The following came from an article in the Malaysian Insider. It made perfect sense.
Make Whistleblowing Easier to Fight Graft
It’s one of those smack your hand to your forehead and say ‘duh’ moments! Anti fraud tools work
As Singapore celebrates its golden jubilee this year, it is making clear that the. The backbone of the country’s economic success is its “commitment to maintaining a transparent and pro-business environment with zero tolerance for corruption both in the public and private sectors.”
Of course there’s always work to be done. The country’s Prime Minister recently sent a strong signal on his government’s anti-graft commitment, announcing several moves to put a stop to corruption, including reviewing the Prevention of Corruption Act, strengthening the Corrupt Practices Investigation Bureau (CPIB) with a more than 20% increase of its manpower, and setting up a central corruption reporting centre for the public to lodge complaints more discreetly and easily.
I particularly like that last one because it encourages the public to participate in their nation’s fight against corruption through whistleblowing. Whistleblowing is an important channel that enables fraud detection. We know this already but to reiterate: The ACFE’s 2014 Report to the Nations states that tips are “consistently and, by far, the most common detection method” and “employees accounted for nearly half of all tips that led to the discovery of fraud”.
However, in E&Y’s Gobal Fraud Survey published last year, 45% of the respondents do not have a whistleblowing hotline. So there’s still work to be done.
If Singapore is serious about having the public come forward to lodge complaints against the government on what they (the public) perceives as wrongdoing, that’s quite the stretch goal, considering the stigma that whistleblowers have in some countries. It’s one thing to have a mechanism in place, but if it works, how is it going to be handled? If you open up a hotline to the general public, you’ve got to expect a plethora of complaints coming in. On one spectrum there will no doubt be complaints relating to the public’s view on their personal situation – work and home life – lacking substance and details needed for meaningful investigation, lodged in an attempt to vent.
On the other side of the spectrum there will be complaints that partner with specific details including date, time, persons of interest, photographic evidence – perhaps making them seem more authentic and investigation worthy.
Many people are going to have to be on the other end of the complaint line sifting through these complaints. Resources will have to be put in place if the country is serious about engaging the public. It’s a big public, the hotline may be very busy. And there will be those who are very skeptical.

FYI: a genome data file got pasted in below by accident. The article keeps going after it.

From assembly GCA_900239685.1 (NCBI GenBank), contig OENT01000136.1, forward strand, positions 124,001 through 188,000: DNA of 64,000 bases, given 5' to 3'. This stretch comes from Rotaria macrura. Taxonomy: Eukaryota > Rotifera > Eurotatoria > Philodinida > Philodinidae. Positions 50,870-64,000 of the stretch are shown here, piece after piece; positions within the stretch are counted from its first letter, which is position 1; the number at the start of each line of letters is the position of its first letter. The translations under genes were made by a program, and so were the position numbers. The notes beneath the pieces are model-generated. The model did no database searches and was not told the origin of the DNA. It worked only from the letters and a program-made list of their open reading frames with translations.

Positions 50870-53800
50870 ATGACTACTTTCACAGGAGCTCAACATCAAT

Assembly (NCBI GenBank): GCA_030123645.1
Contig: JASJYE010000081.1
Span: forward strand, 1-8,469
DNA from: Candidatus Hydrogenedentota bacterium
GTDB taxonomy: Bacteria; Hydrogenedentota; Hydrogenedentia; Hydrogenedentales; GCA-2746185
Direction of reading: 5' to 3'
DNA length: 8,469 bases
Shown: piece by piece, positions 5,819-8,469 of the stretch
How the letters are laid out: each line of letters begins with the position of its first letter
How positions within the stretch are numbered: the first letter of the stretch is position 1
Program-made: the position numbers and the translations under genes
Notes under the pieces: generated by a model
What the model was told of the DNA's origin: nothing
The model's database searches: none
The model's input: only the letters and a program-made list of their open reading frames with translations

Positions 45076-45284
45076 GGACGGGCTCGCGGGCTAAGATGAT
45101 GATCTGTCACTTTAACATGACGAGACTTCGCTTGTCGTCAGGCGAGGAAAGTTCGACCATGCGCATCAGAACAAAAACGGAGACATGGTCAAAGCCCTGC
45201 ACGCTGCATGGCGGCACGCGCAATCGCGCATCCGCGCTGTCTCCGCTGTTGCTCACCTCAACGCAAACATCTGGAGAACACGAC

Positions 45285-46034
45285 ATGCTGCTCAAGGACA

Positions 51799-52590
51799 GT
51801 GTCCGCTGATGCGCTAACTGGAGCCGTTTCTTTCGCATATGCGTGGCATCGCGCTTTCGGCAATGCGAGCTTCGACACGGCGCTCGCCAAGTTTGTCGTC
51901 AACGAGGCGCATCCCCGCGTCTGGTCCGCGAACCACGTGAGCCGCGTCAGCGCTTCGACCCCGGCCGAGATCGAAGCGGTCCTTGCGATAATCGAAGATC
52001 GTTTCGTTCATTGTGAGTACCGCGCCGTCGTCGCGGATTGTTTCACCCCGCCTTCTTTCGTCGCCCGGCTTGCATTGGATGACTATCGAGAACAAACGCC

As in business here’s what the government needs to do if it’s serious about engaging the public to fight government corruption:
- Ensure enough resources to handle the plethora of complaints – from those lacking any information or validity to those filed with a portfolio of information from date, time, persons of interest and photos
- Make it completely anonymous. No questions – anonymous! You want to hear what the public has to say? Most of the public will not come forward with allegations if their name is attached to that report
- Respond to all allegations quickly. Those brave enough to come forward with information (because you want them to) should have their concern addressed immediately
These same concerns are in the minds of upper management in organizations planning to implement a similar structure for the use of their employees.
Organizations should have a strong anti-fraud program in place that motivates and enables whistleblowers to come forward. Policies should be clear on the organization’s view on fraud, and reporting channels should be available for whistleblowers – clearly communicated and made available to all employees and third-parties. And most important, from any whistleblower’s perspective, any channel they use to report on any wrongdoing needs to be anonymous, and response time needs to be quick. You want people to come forward? Make it easy for them. Make them feel confident.
As fraud perpetrators get smarter and more sophisticated in their ‘craft’, anti-fraud programs and investigation tools need to be even smarter, as these will have a major role to play in combating occupational fraud and abuse. Fighting graft is just one reason to implement a whistleblower hotline. There’s many more – read about them here.